It is practical that even older computers can continue to be used as slave computers in such settings, so that the (new) master computer can be exempt.
In addition to the aforementioned network capacity and instant availability of sounds, there is another advantage: loading many samples will not take long in 2023, but with large orchestral templates it can take some time. However, if you are using Vienna Ensemble Pro, the loading process should only happen once a day in the best case scenario, because even if you work on different DAW projects throughout the day, Vienna Ensemble Pro can be set so that when opened the project automatically connects to DAW and disconnects again after closing the project. Samples always remain in the computer’s RAM, regardless of whether Vienna Ensemble is hosted on the host computer or the slave computer. If you open a new DAW project, the program automatically connects again and the samples are ready to play immediately and without any additional loading.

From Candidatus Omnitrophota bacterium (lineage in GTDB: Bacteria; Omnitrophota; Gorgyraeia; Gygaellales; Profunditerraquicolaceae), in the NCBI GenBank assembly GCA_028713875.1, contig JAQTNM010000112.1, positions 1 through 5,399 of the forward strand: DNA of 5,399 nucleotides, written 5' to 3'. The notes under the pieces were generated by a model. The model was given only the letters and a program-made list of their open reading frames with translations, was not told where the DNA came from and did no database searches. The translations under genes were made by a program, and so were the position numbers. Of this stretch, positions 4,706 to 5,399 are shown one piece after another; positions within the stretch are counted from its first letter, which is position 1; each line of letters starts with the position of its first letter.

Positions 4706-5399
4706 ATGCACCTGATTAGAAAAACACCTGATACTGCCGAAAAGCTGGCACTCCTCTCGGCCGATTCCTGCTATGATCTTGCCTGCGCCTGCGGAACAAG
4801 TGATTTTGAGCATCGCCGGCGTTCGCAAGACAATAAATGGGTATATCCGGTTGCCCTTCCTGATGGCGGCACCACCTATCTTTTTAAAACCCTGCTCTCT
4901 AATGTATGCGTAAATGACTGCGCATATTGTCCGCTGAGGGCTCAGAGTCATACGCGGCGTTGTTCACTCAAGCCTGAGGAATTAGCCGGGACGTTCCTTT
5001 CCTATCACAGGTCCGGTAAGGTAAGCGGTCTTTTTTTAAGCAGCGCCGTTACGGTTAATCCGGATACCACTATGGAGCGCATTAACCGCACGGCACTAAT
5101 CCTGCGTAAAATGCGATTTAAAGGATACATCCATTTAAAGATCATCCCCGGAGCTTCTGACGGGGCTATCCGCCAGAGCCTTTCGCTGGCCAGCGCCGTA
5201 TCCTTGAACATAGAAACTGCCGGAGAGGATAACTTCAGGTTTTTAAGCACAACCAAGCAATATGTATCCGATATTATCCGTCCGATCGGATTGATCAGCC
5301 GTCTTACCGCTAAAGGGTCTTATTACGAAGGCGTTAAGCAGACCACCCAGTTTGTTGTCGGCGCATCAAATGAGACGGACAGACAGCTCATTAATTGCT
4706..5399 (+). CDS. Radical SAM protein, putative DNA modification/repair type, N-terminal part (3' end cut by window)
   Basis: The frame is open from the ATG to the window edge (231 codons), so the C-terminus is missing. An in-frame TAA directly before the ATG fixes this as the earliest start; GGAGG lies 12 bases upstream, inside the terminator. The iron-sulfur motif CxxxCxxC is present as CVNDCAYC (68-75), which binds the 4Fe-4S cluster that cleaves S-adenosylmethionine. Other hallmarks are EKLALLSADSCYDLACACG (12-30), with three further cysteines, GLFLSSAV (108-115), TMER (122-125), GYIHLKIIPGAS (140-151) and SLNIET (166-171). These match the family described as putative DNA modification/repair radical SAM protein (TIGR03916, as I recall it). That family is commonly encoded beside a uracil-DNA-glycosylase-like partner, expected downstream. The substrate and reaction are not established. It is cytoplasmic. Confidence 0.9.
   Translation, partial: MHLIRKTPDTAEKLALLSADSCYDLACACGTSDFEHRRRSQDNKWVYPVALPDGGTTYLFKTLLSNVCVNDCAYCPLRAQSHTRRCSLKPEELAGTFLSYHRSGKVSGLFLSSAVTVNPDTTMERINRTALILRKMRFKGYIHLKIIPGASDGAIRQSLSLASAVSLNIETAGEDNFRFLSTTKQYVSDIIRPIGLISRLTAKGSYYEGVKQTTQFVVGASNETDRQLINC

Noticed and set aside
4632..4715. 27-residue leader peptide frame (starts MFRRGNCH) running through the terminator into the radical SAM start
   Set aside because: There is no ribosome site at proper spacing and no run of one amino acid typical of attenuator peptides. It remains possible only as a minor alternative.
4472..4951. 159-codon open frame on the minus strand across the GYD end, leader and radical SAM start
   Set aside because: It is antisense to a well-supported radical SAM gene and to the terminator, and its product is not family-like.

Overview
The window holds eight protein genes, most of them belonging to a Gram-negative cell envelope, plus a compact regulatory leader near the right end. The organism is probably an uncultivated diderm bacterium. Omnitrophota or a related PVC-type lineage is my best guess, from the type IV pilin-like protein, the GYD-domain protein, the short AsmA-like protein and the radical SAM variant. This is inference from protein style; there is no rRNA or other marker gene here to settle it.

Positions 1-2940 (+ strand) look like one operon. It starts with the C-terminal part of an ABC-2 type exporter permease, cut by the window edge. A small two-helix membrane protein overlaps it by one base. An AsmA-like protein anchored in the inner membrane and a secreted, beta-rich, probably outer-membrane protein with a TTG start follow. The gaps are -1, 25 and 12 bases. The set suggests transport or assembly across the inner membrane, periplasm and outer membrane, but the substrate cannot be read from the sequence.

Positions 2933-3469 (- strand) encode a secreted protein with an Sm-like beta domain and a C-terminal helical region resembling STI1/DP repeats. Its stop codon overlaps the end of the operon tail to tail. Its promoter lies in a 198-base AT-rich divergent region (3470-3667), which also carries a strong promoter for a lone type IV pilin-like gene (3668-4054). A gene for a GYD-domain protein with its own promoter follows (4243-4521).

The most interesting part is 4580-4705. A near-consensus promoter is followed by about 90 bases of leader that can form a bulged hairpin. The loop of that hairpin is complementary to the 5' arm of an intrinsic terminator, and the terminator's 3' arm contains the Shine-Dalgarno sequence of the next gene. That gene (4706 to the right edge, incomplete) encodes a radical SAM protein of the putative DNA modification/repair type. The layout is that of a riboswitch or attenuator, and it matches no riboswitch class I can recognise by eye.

Of course, the whole thing requires that you think about your setup in advance, plan it and prepare it within the Vienna Ensemble as well as within the DAW. If you only use 5 to 10 software plug-ins and change instruments often, you will have little to no advantage with Vienna Ensemble Pro.
The following video gives you a nice tour of the program:
How does the Vienna Ensemble Pro 7 work in practice?